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Need advice for hardwood phone case

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Forum topic by BradN posted 07-04-2016 01:14 PM 433 views 0 times favorited 7 replies Add to Favorites Watch
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BradN

26 posts in 167 days


07-04-2016 01:14 PM

Personally, I am tired of these Otter Box cases that I have been using that look like everyone else’s.

What I plan to do is make a slightly padded shell out of Bubinga or similar hardwood with a small kerf hinge to gain access.

I have some hinges with and without a holding spring.

The hinges without the spring allows me to have a smaller case, but, I’m stuck on how to keep the hinged part closed (I assume the top being the hinged part makes more sense). I was considering some rare earth magnets, but not sure if that would interfere with the phone.

The other part of my dilemma is I was thinking of making a belt clip pocket to hold the phone and case. But, to be able to hear it ring, I figured I would have to have the phone top down. But when I pull the phone out of the pocket, I am afraid the hinged flap will drag on the pocket and out comes the phone falling to the ground.

Any ideas and suggestions are very welcome.

-- Woodworking is the best therapy


7 replies so far

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JBrow

810 posts in 379 days


#1 posted 07-10-2016 03:27 AM

BradN,

Small parts projects are in my opinion the most difficult of all projects, except maybe chairs.

I am not sure I completely understand your project very well; I am in a shrinking class of Neanderthals who do not use cell phones. From what I gather, you are puzzling through how to keep the kerf hinge securely closed when carrying the phone on your hip and when pulling it off your hip.

After thinking about this problem, I would fear a failure of even rare earth magnetic catches. They are strong, but the magnetic catch could loosen and the phone hit the floor. I would personally prefer a design that offers more peace of mind, perhaps a design that allows a small screw(s) to hold the kerf hinge in place. Of course this only makes sense if I am correct and the phone will mostly remain in your custom box.

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becikeja

643 posts in 2272 days


#2 posted 07-10-2016 11:35 AM

Wow – now that’s a project to tackle. One I have thought about a lot, but have yet to start.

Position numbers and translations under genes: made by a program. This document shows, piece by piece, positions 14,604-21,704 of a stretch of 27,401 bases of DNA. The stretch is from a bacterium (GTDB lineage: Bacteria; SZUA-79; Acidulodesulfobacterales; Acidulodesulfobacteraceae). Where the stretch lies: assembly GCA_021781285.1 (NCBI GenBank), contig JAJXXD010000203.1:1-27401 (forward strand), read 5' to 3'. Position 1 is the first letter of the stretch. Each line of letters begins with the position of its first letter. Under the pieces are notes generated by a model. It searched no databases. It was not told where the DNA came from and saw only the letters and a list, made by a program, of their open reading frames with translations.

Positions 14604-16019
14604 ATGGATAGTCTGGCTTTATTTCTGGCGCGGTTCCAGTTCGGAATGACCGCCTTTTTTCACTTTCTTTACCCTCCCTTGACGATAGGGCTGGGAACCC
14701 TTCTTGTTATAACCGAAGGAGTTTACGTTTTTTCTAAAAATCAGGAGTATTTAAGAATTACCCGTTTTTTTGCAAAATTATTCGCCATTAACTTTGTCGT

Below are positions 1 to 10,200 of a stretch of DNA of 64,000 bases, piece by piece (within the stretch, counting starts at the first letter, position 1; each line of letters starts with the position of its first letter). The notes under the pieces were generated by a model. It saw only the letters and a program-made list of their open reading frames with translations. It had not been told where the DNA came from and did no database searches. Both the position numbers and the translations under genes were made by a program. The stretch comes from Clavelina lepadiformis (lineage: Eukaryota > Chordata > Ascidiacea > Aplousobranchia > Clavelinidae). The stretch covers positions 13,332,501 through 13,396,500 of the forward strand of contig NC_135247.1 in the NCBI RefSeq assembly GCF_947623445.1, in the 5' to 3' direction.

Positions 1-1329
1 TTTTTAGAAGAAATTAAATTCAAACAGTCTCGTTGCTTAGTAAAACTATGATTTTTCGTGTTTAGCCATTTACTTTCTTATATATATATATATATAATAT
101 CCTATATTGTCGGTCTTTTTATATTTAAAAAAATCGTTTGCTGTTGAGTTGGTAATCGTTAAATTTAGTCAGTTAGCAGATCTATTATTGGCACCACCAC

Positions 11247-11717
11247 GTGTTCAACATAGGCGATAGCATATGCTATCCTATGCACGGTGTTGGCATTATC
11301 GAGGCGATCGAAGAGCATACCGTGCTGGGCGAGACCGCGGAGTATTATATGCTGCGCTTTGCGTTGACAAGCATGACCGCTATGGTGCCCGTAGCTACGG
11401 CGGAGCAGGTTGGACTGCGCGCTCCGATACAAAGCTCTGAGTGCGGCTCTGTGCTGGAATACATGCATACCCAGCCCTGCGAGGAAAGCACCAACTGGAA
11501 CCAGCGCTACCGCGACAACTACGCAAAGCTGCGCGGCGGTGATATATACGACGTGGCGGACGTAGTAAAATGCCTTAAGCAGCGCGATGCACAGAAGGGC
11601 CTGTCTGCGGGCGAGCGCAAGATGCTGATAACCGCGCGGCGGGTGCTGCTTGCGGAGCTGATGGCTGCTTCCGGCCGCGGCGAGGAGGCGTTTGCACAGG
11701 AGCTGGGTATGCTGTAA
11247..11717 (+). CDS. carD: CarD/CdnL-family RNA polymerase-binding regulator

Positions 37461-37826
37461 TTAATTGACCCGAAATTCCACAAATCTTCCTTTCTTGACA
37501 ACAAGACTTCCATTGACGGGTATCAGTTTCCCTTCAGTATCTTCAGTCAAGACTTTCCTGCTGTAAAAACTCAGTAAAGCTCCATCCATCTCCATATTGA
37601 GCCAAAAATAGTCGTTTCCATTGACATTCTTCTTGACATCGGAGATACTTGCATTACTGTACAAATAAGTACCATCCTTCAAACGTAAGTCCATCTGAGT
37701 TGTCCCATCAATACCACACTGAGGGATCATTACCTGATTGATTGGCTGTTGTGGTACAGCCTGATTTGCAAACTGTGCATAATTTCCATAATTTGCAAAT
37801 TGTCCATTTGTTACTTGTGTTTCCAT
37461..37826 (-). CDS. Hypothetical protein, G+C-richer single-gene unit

I am currently at the point of thinking it has to be simply friction, there is just not enough space to drive screws and hinges. I have thought about lining the inside with some sort of foam strip like you get at craft stores. But even with that, the dilemma I have yet to solve in my head is the thickness. I don’t want it to be anymore bulky than the otter box, but it has to be rigid. I have seen some where they simply glue on a veneer, that doesn’t do it for me. And I have seen others that are just too thick to be practical.
Great project, looking forward to what others have to say on this.

-- Don't outsmart your common sense

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BradN

26 posts in 167 days


#3 posted 07-10-2016 04:07 PM

I was thinking of using these http://www.woodworkingparts.com/offset-kerf-w-spring-hidden-hinge-no-screws-needed/ to gain access. My concern is if the spring is enough to hold it closed, (thinking the bottom, will explain later) or if I should add some tiny rare earth magnets as back up.

I was thinking of having the hinge on the bottom because I will probably carry it bottom up so I can hear the ringer. And I don’t want any dragging friction of pulling it from the holders to flip it open and drop phone on ground.

My plan is to also make a small pocket out of the same wood with a belt loop.

The hinges I got are a bit bigger than I wanted. I also have some that are a fraction of the size, but no retaining spring. That is the problem I am stuck with. Magnets? a clip of some kind? or ?

-- Woodworking is the best therapy

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JBrow

810 posts in 379 days


#4 posted 07-10-2016 09:39 PM

BradN,

I personally think that since the case will be so small that a brass hinge will detract from the unique appearance you are after. I envisioned the kerf hinge would look something like this…